St. Patrick’s Day came early to downtown Albany on Sunday night.
Boston-based Celtic punk band Dropkick Murphys headlined the inaugural show at the Albany Capital Center on Eagle Street, and bars nearby were mobbed with people drinking Guinness and dressed in Kelly green.
Mayor Kathy Sheehan had welcomed the long-running band to Albany by declaring it “Dropkick Murphys Day” and promoting the group’s charity, the Claddagh Fund, which supports children and vulnerable populations.
“We got the key to the goddamn city today,” said Murphys’ bassist Ken Casey when the band took the stage following performances by New York City hardcore legends Agnostic Front and Boston ska-punk band Bim Skala Bim.
It was the first major show at the spanking new facility, part of the 159,000-square-foot Capital Complex, and they’re still working out some logistical kinks, it seems — at least for such a large concert of 4,000 people.
Bottlenecks in the hallways made some of the food and drink lines nearly impassable, and it was a struggle to get to the merchandise table — where Agnostic Front singer Roger Miret was signing copies of his gritty memoir, “My Riot,” early in the night.
Upstairs, accessible by escalator, the main room looked like a giant carpeted conference room — albeit one with a massive sound system and a nifty grid of festive purple lights flashing on the ceiling overhead.
Overall, it was a festive crowd. Massive lines outside the men’s rooms caused some men to take refuge in the much-emptier women’s rooms, which led to some comic, high-spirited heckling of the men who dared to switch sides.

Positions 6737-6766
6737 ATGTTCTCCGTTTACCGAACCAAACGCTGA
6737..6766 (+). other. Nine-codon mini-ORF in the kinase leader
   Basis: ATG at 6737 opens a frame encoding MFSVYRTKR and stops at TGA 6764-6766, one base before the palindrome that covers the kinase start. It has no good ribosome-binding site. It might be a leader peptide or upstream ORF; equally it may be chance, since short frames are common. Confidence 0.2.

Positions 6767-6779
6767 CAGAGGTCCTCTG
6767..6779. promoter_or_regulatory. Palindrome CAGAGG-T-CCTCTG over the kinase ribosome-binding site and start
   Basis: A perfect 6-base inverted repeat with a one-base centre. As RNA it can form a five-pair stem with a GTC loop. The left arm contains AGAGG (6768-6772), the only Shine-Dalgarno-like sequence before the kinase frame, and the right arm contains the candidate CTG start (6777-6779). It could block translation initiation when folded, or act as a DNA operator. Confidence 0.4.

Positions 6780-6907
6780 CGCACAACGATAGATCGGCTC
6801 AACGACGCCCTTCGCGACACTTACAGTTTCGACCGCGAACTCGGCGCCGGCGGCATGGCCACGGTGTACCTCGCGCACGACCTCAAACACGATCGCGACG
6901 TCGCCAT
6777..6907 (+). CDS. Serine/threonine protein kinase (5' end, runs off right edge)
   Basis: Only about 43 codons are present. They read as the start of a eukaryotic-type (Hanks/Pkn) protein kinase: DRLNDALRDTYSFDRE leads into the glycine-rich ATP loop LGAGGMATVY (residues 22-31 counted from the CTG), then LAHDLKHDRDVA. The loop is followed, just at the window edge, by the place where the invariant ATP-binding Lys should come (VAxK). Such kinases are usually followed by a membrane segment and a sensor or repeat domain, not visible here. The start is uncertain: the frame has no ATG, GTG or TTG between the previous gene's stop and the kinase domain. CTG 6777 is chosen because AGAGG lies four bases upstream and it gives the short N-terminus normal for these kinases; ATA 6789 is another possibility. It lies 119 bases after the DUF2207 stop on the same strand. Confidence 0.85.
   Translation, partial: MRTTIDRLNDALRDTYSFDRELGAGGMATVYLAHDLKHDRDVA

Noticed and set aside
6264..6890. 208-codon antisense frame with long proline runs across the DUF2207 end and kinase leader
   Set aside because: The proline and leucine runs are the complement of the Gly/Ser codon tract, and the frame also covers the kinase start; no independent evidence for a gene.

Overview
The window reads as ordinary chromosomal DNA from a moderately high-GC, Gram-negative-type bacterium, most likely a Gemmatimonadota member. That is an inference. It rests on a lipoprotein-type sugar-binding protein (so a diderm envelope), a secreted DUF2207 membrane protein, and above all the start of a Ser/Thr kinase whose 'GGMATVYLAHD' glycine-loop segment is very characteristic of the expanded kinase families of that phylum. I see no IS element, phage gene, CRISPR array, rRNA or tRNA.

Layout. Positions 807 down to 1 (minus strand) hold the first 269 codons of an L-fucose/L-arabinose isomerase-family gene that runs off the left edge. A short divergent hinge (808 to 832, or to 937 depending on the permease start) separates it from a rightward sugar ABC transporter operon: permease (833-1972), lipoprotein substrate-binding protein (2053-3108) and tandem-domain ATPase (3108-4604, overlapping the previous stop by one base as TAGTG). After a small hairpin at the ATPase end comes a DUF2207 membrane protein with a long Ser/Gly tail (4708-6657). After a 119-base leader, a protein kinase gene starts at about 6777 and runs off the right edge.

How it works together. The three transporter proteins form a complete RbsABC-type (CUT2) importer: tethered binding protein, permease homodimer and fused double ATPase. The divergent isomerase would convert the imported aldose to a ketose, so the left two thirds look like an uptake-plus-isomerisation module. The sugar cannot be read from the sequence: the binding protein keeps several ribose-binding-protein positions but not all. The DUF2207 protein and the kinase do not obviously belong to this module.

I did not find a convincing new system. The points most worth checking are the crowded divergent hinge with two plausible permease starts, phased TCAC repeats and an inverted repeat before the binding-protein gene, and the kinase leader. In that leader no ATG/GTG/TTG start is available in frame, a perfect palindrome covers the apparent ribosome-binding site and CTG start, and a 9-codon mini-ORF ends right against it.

It’s not hard to see why the Murphys have such appeal. They have a big, powerful sound — driven by three guitarists, multiple singers and even a bagpipe player — with huge anthemic choruses.
The group rarely let up during their propulsive 25-song set, which included the stomping “The Boys Are Back,” “Gonna Be a Blackout Tonight,” “The Gang’s All Here,” the more reflective “Rose Tattoo” and a two-song encore including big hit “I’m Shipping Up to Boston.”
The bands — all high-energy with an accessible side — got the crowds moving from the start.
“I want to see you all bounce around a little bit,” said Bim Skala Bim frontman Dan Vitale during an opening set that included “Wise Up,” “Diggin a Hole,” “Set Me Up” and “8 Track Mind.”
They were infectious party songs driven by the band’s “Boston blue beat” sound (a mix of rock and roll, third-wave ska, Calypso and Reggae) and propelled by the wild and wooly trombone playing of Vince Nobile.
Bim Skala Bim closed with a cover of Pink Floyd’s “Brain Damage,” turning the morbid lament of the original into a rollicking tongue-in-cheek celebration of the narrator’s lunacy.
The New York City-Boston rivalry goes beyond baseball; in the days of 1980s hardcore, it extended to a rift between punk bands from both cities. But New York’s Agnostic Front and Boston’s Dropkick Murphys managed to form a friendship that continues today.
“Maybe tonight we have the Boston people outnumbered,” said Miret during Agnostic Front’s
rowdy performance, urging the crowd to get some circle pits going.
The band’s set lamented the days of New York City when it was gritty and violent but more real (“Old New York” and “All My Family”); celebrated misfits and freaks on “Crucified”; and revisited the classic “Victim in Pain” album on the title track and “United and Strong.”